In the Alice Harford role, Kidman is both cold and sexy, dark, a bit kinky, but emotionally naked all the way (considered as one of the most astonishing performances in Kubrick’s movies). Even though she is not on screen as much as Cruise, every time she appears we are brought into a new, mystery world full of surprises. Alice is both cruel and eloquent; she cuts her husband’s heart easily when she confesses of her sexual fantasy and she does it without mercy. And, not to forget her final line which makes this film so memorable.
4. Moulin Rouge! (Baz Luhrmann, 2001)
A beautiful courtesan named Satine (portrayed by fiery Nicole Kidman) enters a love affair with a poor poet (played by Ewan McGregor) in this visually stunning and good old-fashioned love story. She is a glamorous heroine, a dancer and a singer, both passionate and innocent, and thus it’s easy to understand why McGregor’s character falls in love with her. Their love/passion is seen on and off the stage in the famous Parisian cabaret (the soundtrack includes songs by Nirvana, Elton John, the Beatles, David Bowie, Queen, etc.).
Baz Lurhman offered Kidman the opportunity to vary her performance style throughout the film and she did it so easily shifting between the scenes of fantasy, darkness, burlesque and tragic. This film offers almost a complete display of Kidman’s versatility and capacity, and it’s impossible not to admire her dazzling and sensitive performance even if you’re not a musical fan.
Not to mention that she hurt her knee badly at one point during rehearsals and later also broke two ribs, but none of these prevented her from complete and unconditional commitment to art.
5. The Others (Alejandro Amenabar, 2001)
At first, Kidman was not sure whether to play in this film since it explores such dark places and she even suggested Julianne Moore for the role of Grace Stewart. Luckily, she was convinced by both the producers and the director and almost ten years later she confessed it’s one of her favorites among all the movies in her acting career.
Kidman is at her finest as an overprotective mother living with her two children in the haunted countryside mansion after WWII while her husband is at war. The story is driven by her outstanding performance, keeping the audience on edge while patiently building tension and amplifying the creeping terror. The major twist has been used for so many times in other movies later but it’s Kidman’s extraordinary performance that deeply affects us every time. To conclude, one of the best horror films with one of the best performances in a horror film.
6. The Hours (Stephen Daldry, 2002)
The film chronicles Virginia Woolf’s increasing depression and dissatisfaction with her life while trying to write her new novel ‘’Mrs. Dalloway’’ in 1920s, and how the novel affects the lives of two women (a pregnant housewife in 1951 and a lesbian publisher in 2001). The script was inspired by the Pulitzer-winning novel written by Michael Cunningham, the supporting cast included Julianne Moore and Meryl Streep, and when you include Nicole Kidman as a main protagonist acting tremendously, a masterpiece is born.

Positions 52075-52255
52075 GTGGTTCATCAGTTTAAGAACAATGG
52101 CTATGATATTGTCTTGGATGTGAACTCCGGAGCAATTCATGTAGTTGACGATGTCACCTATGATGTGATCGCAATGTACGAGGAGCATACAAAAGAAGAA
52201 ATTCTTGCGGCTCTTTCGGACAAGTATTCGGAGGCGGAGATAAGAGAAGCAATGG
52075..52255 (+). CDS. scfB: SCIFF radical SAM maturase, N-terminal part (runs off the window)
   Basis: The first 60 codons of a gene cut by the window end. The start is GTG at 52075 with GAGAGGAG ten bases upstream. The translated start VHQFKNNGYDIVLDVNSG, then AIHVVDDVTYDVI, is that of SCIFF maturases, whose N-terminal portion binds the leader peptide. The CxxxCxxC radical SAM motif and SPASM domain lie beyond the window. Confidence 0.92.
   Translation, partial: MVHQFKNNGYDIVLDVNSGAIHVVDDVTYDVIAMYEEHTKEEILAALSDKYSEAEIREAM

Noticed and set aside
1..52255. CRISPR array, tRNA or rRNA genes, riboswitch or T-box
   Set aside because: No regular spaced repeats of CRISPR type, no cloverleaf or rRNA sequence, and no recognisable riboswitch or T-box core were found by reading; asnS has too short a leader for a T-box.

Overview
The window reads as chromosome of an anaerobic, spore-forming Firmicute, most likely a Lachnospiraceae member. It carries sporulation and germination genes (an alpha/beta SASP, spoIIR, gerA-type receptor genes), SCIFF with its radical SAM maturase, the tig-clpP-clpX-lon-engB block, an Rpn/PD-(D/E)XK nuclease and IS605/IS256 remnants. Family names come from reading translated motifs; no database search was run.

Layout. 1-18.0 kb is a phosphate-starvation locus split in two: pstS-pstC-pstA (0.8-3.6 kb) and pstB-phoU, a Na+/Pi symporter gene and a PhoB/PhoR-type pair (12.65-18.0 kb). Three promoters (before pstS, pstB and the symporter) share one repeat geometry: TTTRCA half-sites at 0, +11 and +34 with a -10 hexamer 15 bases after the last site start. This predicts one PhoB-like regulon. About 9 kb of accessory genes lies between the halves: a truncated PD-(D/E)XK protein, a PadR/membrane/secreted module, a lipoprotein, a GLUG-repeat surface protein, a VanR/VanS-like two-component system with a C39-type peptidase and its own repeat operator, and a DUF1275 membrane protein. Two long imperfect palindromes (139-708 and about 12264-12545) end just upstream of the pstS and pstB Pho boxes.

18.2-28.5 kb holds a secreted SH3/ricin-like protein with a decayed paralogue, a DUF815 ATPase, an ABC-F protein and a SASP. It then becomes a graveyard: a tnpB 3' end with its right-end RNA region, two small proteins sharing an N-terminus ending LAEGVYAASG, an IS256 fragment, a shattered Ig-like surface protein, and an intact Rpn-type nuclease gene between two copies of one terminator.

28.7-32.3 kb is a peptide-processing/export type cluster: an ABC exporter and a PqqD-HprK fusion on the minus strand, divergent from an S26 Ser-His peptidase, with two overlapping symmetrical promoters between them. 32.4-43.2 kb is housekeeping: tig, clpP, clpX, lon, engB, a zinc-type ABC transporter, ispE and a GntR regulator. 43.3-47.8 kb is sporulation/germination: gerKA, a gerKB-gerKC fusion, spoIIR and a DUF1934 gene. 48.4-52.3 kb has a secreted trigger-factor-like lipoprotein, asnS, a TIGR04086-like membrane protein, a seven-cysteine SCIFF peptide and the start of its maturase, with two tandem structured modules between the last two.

Kidman had prosthetics applied to her nose which made her barely recognizable but still she managed to convey her wrestle with depression, frustration, and anguish while she alienates from her husband, family, and friends. Her transformation went so far that she changed bodily movements, granted the character with numerous tics and lowered her voice down, but far more striking is the desperate stare into the void. A magnificently effective performance showing struggles with voluptuous sadness and existential crisis that unravel through Nicole’s interpretation.
7. The Human Stain (Robert Benton, 2003)
The script is adapted from the Philip Roth’s famous novel, and it’s about a 70-years old former college professor (with a huge secret!), played by Anthony Hopkins, who enters a love affair with Kidman that will change both of their lives. Kidman as Faunia Farley, the young woman whose life has been full of misery and sadness, gives an excellent performance at bringing that emotionally damaged and troubled character to life.
Faunia has escaped her abusive stepfather first and later the same husband, and had loved ones taken from her in tragic settings. What makes their relationship emotional for audience is that he doesn’t give up on her. The passion they share was criticized, but Kidman admits that people who only function on physical level might have very shallow relationships that can’t last for long. Kidman was also criticized for being too sophisticated to play a cleaning lady/janitor/farmhand but she is believable in this role, and it’s a performance of astounding bravery.